New car registrations in western Europe fell 5.3% in March compared to the same month in 2000, the sixth consecutive month in which there has been a decline, according to a survey from the European Automobile Manufacturers Association.
The March figures reflect total first-quarter new car sales of 4.04 million units, down 4.9% from 4.24m in Q1 2000.
In Germany, Europe’s largest market for new vehicles, the March decline was especially bad, registrations falling 9.4% year-on-year to 350,000. The Benelux nations, meanwhile, saw an even greater drop of 19.8%, while France and Italy recorded marginal falls.
Only two countries of the eighteen studied by the organisation reported a year-on-year rise in registrations – the UK (where cuts in list prices have stimulated demand) and Spain.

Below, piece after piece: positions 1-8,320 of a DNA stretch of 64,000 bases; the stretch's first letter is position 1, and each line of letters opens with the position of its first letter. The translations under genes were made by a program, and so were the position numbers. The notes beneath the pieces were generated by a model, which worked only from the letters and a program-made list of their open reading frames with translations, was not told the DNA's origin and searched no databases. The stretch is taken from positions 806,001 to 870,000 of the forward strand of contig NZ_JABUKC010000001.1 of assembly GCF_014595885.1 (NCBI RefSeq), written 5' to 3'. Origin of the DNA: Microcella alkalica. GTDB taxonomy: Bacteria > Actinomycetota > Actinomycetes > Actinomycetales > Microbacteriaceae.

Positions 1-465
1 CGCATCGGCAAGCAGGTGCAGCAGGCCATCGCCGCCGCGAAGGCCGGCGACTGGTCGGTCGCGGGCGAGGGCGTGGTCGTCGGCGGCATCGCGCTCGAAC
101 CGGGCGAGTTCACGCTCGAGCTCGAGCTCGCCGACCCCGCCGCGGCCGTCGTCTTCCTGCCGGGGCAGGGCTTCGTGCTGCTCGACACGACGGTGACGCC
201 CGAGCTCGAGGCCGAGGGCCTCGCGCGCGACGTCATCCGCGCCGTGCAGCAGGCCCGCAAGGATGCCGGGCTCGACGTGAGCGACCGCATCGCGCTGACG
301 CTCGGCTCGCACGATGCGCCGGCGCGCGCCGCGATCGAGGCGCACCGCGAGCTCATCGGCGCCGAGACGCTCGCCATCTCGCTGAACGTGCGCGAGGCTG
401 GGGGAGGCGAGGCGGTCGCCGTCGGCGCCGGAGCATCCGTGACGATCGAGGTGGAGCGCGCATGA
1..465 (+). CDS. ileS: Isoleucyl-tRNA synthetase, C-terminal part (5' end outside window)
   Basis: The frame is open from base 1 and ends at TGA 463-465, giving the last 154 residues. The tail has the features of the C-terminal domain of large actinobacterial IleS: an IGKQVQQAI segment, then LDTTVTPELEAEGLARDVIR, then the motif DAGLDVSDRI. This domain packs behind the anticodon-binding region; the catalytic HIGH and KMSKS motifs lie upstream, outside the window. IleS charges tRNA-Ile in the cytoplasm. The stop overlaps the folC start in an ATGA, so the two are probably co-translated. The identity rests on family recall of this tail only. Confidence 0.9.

Among auto manufacturers, the Volkswagen group retained its market lead, raising share from 17.8% last year to 18.5% thanks to a 30% leap in Skoda sales. In second place, France’s Peugeot/Citroen closed the gap slightly, upping market share from 12.7% a year ago to 14%.
News source: Financial Times